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Bell shooting site
The 21st Street West alley where Nicholas Bell was shot in the chest around 1 a.m. on Dec. 14, 2023. Photo by Bre McAdam /Saskatoon StarPhoenix

“I don’t know the details of how the call came in. I really can’t answer to what occurred for this call,” Lenius said, adding police will often arrive before paramedics to clear the scene when a call involves guns.

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Medical records show Bell was admitted to RUH at 1:54 a.m. He died at 9:10 a.m. The doctor told Hilda that he needed a “massive” blood transfusion because of excessive blood loss, and didn’t make it through the second surgery because he kept going into cardiac arrest.

The aftermath

For more than 10 hours, Hilda says her family had no idea he had been shot, was hospitalized and had died until an officer came to their house at 12:30 p.m. on Dec. 14, 2023.

“He didn’t deserve to be all alone, going through two major surgeries that night. He deserved to be surrounded by loved ones, family. Nicholas was always there for people,” she says.

“We deserved to know what was going on that night.”

Lenius says police couldn’t “absolutely confirm” Bell’s identity until forensic identification officers obtained fingerprints, which didn’t happen until after he died.

“We don’t want to go to a family’s home and not be 100 per cent sure that the victim is who we think it is,” Lenius says.

Hilda says officers could have asked the man who was with Bell that night for his name, and looked him up online.

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Nicholas Bell's family
Hilda Bell and her daughter Praze Bell hold photos of their 33-year-old son and brother Nicholas Bell who was shot and killed in a Meadowgreen neighbourhood alley on Dec. 13, 2023. Photo by Michelle Berg /Saskatoon StarPhoenix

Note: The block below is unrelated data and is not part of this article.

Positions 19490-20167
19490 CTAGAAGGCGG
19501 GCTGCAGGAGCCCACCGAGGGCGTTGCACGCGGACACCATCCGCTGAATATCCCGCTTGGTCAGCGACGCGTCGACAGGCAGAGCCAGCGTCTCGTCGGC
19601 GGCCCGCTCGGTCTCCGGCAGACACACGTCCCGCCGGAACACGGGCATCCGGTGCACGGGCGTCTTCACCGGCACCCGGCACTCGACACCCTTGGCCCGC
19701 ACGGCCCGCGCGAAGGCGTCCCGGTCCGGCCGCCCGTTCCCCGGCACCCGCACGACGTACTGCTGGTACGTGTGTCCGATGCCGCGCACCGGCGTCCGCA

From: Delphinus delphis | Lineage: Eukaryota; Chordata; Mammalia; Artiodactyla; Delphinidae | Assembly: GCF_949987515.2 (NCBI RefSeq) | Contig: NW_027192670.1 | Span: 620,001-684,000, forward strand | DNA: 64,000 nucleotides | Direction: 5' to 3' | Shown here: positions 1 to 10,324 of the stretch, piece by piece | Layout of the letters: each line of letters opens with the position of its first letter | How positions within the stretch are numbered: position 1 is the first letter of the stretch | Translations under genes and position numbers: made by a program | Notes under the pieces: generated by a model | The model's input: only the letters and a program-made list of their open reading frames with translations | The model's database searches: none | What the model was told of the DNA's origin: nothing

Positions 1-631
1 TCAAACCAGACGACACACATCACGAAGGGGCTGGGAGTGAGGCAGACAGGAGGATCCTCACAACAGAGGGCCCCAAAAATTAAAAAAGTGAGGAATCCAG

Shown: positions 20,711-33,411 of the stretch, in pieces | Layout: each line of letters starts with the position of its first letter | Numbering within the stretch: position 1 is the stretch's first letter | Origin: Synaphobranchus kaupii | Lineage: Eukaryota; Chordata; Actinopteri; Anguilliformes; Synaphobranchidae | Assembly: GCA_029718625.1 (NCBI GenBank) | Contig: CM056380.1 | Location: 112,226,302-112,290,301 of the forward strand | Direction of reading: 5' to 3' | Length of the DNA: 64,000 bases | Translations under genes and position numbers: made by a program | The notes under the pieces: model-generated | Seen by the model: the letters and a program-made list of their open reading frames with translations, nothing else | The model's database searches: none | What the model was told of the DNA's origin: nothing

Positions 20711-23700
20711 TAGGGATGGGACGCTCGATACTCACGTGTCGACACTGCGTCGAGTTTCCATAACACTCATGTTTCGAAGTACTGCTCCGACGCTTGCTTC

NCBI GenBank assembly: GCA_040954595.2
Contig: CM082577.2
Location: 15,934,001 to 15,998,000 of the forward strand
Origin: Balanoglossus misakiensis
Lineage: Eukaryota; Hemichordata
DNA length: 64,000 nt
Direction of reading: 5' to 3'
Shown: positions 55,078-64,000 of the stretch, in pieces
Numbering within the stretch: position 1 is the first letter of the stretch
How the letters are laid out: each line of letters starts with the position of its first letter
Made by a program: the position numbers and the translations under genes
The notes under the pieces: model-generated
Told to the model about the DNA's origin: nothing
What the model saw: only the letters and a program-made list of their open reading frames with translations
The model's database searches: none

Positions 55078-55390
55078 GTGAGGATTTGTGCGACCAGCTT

She says it took her three days to find her son’s body. She tried calling the coroner the day he died, but there was no response.

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The next day, she went to St. Paul’s Hospital, where she was told Bell was admitted to RUH, but moved to City Hospital. The day after, she went to City Hospital. Hilda eventually reached a social worker at RUH who told her there was no coroner working on the weekend.

“I was literally, frantically at these hospitals looking for him because … they wouldn’t even let me see my son.”

Hilda says an emergency room doctor called three days later to tell her that Bell had been a “John Doe” while he was hospitalized.

“Nicholas has never been in trouble with the law before, he’s got a clear record. But the way they treated this was like he was a criminal.”


Hilda believes the initial police characterization of her son’s homicide implied that he was involved in a mutual confrontation when, by all accounts, it was a street robbery.

In January, police released surveillance video from the Cree-Way gas station, just down from Bridges. Hilda says she found out about the footage through a friend who saw it on social media.

In it, a man wearing a black jacket and light pants emerges from the alley and walks southbound on Witney Avenue toward 21st Street, his back to the camera. The video is time stamped at 1:08 a.m.

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police image
Saskatoon Police released these images of two men they seek public help identifying in connection with the homicide of Nicholas Bell. (Saskatoon Police, supplied)